Tanner Scott has been closing the gap between potential and performance

On a team that doesn’t feature many pitchers with either big strikeout totals or premium velocity, the Orioles have a young lefty that checks both boxes. Reliever Tanner Scott made some nice gains in the second half of the 2018 season and the vast potential the club felt was there all along started to present itself.

He doesn’t yet have the stats to grab much attention, but as his control and slider have improved over the last two years, you can start to see the makings of a possible late-inning weapon.

I can remember a scout telling me about three years ago that Scott wouldn’t need to have good control to be effective, just adequate control, and he moved another step closer to that in 2018. During the 2016 season, the now 24-year-old lefty averaged 7.82 walks per nine innings at Single-A Frederick and 8.44 at Double-A Bowie - and that was obviously too many. In 2017, he cut that down to 6.00 with Bowie and that mark was 4.72 last season with the Orioles.

Scott-Pitch-White-sidebar.jpgCriticized for their lack of producing homegrown starting pitchers over the years, the Orioles’ player development system should get some props for Scott’s gains. The Orioles developed a plan for Scott to start and pitch three innings every five or six days for Bowie in 2017 and the plan worked. It gave him longer outings to work on his slider quality and fastball command, and it gave him a bullpen session or two between starts to further work on his delivery. Just as hoped, he got better. For the 2017 Baysox, Scott was 0-2 with a 2.22 ERA in 69 innings.

The raw numbers for last summer show that Scott, the club’s sixth-round pick in 2014 out of a Texas junior college, went 3-3 with a 5.40 ERA in 53 games. Over 53 1/3 innings, he allowed 55 hits with 28 walks, 76 strikeouts and a WHIP of 1.556.

But after the All-Star break, he lowered that ERA to 4.10 and his batting average against was .224. He had an ERA of 3.38 in September for the Orioles.

The ability to throw a fastball that touched 100 mph has always garnered Scott attention and was one reason he was ranked three times among the top 11 in the top 30 Orioles prospects by Baseball America. He reached a high of No. 6 after the 2017 season.

His four-seam fastball average was 97.5 mph last year and his slider averaged 89.1 mph. To show how far his slider has come, the pitch usage was nearly a 50/50 split as he threw the heater 55 percent and slider 45 percent. While batters hit .368 and slugged .594 off his fastball, those numbers were .155/.252 off Scott’s slider.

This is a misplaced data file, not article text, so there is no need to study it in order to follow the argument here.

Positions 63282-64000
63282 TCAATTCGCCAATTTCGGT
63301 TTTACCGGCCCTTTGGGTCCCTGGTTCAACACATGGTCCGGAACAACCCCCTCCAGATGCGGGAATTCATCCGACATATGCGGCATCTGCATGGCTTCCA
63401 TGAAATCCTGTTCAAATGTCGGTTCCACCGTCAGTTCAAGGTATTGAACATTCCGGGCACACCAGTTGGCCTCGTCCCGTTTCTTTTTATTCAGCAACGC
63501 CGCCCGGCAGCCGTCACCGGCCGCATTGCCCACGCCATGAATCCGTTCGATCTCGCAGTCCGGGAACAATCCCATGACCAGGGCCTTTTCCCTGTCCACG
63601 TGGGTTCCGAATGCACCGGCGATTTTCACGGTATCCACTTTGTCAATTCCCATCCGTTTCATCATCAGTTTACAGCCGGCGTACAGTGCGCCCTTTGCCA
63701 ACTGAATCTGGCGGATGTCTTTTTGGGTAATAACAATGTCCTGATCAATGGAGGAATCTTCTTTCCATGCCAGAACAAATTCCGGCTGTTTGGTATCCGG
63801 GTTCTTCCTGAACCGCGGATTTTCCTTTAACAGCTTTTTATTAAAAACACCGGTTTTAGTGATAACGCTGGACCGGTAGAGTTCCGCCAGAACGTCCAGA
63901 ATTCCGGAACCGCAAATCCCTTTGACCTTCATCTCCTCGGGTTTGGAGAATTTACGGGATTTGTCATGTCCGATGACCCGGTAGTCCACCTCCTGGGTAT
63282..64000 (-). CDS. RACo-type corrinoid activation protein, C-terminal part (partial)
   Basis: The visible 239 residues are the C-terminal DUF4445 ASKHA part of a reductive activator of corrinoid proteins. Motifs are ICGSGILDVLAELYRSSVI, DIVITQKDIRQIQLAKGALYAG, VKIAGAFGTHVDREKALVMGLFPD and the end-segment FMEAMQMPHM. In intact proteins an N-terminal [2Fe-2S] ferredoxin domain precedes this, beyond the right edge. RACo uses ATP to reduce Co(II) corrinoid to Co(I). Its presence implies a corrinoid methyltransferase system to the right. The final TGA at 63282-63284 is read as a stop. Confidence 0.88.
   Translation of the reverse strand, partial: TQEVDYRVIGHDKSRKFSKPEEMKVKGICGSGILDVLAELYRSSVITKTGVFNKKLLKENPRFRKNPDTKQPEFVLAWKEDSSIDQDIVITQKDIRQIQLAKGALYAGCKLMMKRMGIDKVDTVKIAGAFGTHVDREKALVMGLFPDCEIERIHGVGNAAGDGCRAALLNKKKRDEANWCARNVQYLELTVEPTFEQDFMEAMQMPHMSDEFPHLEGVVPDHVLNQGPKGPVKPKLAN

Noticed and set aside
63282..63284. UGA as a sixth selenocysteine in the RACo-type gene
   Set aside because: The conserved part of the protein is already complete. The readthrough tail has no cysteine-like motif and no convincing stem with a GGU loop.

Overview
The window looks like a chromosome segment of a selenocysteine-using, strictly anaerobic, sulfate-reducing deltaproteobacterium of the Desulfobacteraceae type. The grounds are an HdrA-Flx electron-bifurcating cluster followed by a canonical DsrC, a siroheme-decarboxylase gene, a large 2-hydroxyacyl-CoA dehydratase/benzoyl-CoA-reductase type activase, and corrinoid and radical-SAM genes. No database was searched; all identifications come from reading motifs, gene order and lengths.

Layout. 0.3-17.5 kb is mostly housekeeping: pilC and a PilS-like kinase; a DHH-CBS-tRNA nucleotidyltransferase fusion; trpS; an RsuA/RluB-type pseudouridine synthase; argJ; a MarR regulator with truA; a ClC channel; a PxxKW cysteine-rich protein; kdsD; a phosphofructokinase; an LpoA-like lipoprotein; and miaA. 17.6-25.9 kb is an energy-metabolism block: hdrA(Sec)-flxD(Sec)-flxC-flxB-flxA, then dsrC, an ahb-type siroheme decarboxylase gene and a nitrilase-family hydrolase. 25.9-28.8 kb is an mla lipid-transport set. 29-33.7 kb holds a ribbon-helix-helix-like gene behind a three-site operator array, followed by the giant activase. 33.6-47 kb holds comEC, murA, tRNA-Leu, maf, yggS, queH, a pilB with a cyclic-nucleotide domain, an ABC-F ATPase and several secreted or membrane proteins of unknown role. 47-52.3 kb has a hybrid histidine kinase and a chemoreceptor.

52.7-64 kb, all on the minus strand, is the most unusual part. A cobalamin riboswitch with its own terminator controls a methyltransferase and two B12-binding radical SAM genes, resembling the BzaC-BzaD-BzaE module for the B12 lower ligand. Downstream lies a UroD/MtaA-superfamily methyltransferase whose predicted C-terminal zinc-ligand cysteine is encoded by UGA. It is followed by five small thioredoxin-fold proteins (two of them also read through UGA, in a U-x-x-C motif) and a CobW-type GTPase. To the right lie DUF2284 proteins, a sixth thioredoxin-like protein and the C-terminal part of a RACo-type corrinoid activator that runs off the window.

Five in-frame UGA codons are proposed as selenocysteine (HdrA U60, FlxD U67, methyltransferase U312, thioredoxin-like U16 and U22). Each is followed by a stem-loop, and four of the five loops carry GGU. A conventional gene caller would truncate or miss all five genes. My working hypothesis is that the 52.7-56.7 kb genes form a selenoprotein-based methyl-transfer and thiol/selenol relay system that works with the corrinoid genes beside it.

While that slider can be tough on a lefty hitter with hard down-and-away break, it has become effective versus right-handers as well. Against righties, Scott can backdoor or backfoot the pitch. Backdoor meaning throw it for a strike over the outside corner and have the hitter give up on the pitch and take it or swing late. Backfoot meaning what looks like a pitch coming down the middle breaks sharply down and in on the hitter, often ending up near his back foot to get swings and misses as a putaway pitch.

Scott fanned 12.8 batters for every nine innings last year. While that was nowhere near the top relievers (four major league pitchers averaged over 15 per nine led by Aroldis Chapman at 16.3), it did rank 13th-best among all major league relievers.

Scott’s slider produced swings and misses 30 percent of the time last year. That number was 55 percent on all swings against the pitch. To put those numbers in some perspective, Andrew Miller’s career high in slider whiff percentage is 27 percent and his career best is also 55 percent when batters offer at the pitch. These numbers bode pretty well for Scott and that pitch moving forward.

The ceiling remains quite high for this young left-hander, and the gap between potential and actual performance and production shrunk last year. If that trend continues in 2019, the pitcher that once walked way too many batters could be one of the best pitchers on the team.

Orioles 2018 leaders in strikeouts/nine innings (minimum 40 innings)
12.83 - Tanner Scott
9.65 - Dylan Bundy
9.27 - Mychal Givens
8.54 - Yefry Ramírez

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